Which local team to watch?

Ben Masters and Ed Humphreys ponder whether watching lowerlevel football has more appeal today than the expensive top leagues.

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FOR ANY child growing up to be passionate about football, choosing the team you want to support is one of the most difficult decisions of your life. If you are able to resist the peer pressure of choosing Chelsea or Manchester Utd and instead choose a local team, the decision is still not straightforward. Take York, for example, where you can choose between the struggling York City in the Conference or perhaps Leeds Utd, currently in the Coca-Cola Championship but once of the Premiership and Champions League. For any student coming to York who can't live without the unique flavour of a football match, the dilemma of who to go and see manifests itself as a similar choice between two very different levels of football.

We decided to address the problem in what was the beginning of a tale of two cities, the question being if a trip to Championship team Leeds United or witnessing a Conference clash at Kit-Kat Crescent would provide a better footballing experience.

A visit to York City is characterised by the smell of stale tobacco, the hallmark of any lower-league fixture, and with a bitter breeze howling through the turnstiles one might have to ask themself what reason there is to spend a Saturday afternoon watching York City play such illustrious sides as Woking. With an attendance as threadbare as a 9:15 lecture and the kind of crowd one would expect of a locally supported team, loyal but subdued, the match against Woking was dreadful. Enduring poor quality football, we witnessed a terrible performance from the home side lead to an inevitable goal for Woking in the 45th minute, followed by a bungled second in the 89th to secure victory for the visitors. The best entertainment on the afternoon was the rousing York City goalkeeper, who seemed intent on grabbing the headlines before Delia Smith, yet failed miserably.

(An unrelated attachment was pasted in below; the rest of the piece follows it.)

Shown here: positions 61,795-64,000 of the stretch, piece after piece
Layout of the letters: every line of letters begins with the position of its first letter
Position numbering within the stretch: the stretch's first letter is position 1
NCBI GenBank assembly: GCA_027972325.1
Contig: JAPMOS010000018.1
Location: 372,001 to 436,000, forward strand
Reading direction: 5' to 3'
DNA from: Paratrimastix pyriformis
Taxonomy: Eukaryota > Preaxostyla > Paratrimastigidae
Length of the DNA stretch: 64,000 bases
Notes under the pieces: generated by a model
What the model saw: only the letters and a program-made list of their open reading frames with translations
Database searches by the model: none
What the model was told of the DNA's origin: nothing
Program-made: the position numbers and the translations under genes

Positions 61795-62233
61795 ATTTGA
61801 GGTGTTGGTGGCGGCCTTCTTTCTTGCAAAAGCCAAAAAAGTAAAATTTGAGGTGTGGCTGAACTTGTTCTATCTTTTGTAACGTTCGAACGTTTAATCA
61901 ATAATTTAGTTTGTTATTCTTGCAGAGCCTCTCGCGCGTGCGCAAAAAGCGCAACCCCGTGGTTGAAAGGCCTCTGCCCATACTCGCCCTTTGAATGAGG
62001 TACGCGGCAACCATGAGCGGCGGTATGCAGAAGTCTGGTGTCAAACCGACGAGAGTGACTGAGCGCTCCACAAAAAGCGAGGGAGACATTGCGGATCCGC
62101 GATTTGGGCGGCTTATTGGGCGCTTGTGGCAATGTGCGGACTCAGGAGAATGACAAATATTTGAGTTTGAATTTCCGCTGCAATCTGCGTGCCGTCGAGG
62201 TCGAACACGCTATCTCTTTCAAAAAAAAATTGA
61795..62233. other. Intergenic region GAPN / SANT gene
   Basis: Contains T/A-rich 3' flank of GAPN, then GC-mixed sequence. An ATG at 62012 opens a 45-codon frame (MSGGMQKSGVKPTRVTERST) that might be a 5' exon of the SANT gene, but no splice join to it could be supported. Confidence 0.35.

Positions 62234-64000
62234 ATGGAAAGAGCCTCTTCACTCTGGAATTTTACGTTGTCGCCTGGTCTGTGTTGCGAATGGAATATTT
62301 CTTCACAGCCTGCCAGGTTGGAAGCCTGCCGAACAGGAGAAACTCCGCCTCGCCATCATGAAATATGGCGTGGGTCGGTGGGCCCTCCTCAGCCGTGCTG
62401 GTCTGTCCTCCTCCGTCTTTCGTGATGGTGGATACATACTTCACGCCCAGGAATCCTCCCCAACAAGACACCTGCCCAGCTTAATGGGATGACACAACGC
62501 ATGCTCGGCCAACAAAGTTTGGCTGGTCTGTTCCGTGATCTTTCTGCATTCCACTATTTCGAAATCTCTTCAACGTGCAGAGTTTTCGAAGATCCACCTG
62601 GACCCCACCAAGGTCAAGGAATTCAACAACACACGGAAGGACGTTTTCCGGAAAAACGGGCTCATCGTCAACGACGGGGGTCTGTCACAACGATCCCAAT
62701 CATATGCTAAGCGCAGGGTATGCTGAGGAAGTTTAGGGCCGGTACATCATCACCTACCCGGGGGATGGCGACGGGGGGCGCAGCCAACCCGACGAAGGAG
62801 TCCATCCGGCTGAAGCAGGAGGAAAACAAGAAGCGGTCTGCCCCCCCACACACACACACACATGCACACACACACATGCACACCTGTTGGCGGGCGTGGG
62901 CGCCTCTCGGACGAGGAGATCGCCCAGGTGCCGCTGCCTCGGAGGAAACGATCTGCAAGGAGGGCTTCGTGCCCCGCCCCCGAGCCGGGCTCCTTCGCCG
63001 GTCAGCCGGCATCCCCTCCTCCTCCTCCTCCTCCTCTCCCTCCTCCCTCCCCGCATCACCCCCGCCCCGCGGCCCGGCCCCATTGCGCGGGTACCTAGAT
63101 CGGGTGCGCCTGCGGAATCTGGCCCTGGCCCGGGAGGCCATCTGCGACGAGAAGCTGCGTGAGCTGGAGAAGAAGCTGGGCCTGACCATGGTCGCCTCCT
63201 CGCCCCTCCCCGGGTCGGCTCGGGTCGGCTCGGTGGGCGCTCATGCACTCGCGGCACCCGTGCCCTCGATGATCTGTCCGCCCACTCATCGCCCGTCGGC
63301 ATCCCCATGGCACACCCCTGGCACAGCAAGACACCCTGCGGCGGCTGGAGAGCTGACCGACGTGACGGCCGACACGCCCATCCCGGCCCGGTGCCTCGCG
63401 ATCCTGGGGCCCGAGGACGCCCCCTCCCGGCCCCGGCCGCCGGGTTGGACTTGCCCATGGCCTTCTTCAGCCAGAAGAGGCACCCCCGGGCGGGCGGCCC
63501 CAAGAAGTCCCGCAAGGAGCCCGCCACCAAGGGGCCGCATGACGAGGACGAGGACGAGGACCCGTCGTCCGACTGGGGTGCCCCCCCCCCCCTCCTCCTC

In contrast with a trip to KitKat Crescent the promise of Elland Road invited a feeling of excitement and anticipation that was difficult to subdue. The idea of watching two clubs that have the historic pedigree of Leeds and West Ham seems to make it worth the hassle of taking the train to the match and paying three times the amount for a ticket. A fleet footed performance by the local Yorkshire Lasses also did plenty to warm the heart. The firsthalf though was still poor at best, although the match brightened up after the break as Leeds dominated large spells and went on to win 2-1.

In terms of football then, although the quality was certainly better at Leeds, the first half remained as dire as that in York in terms of entertainment so there was little to choose from in this respect. What then explains the fact that watching Leeds was so much more enjoyable? Ultimately it was the atmosphere provided by an enthusiastic crowd that filled a stadium fit to be in the Premiership. As a result a match at Elland Road becomes so much more of an occasion, something which is so important to get you excited about going to watch a match.

Inevitably the pull factor of going to see two of the most famous names in British football gives a Leeds match the edge over the unfamiliar teams that face York week in week out. The atmosphere is also a big factor in adding to the experience, and even the £2 pies were good enough to possibly tempt Rooney across the Pennines! In the modern age going to watch a top-flight football match has become very expensive but for the reasons suggested above it will never stop people being more than willing to spend an extra few quid. Lower-level football has seen an increase in attendance over recent years but despite being competitive there just isn't the same prestige.

(Ben Masters & Ed Humphreys)

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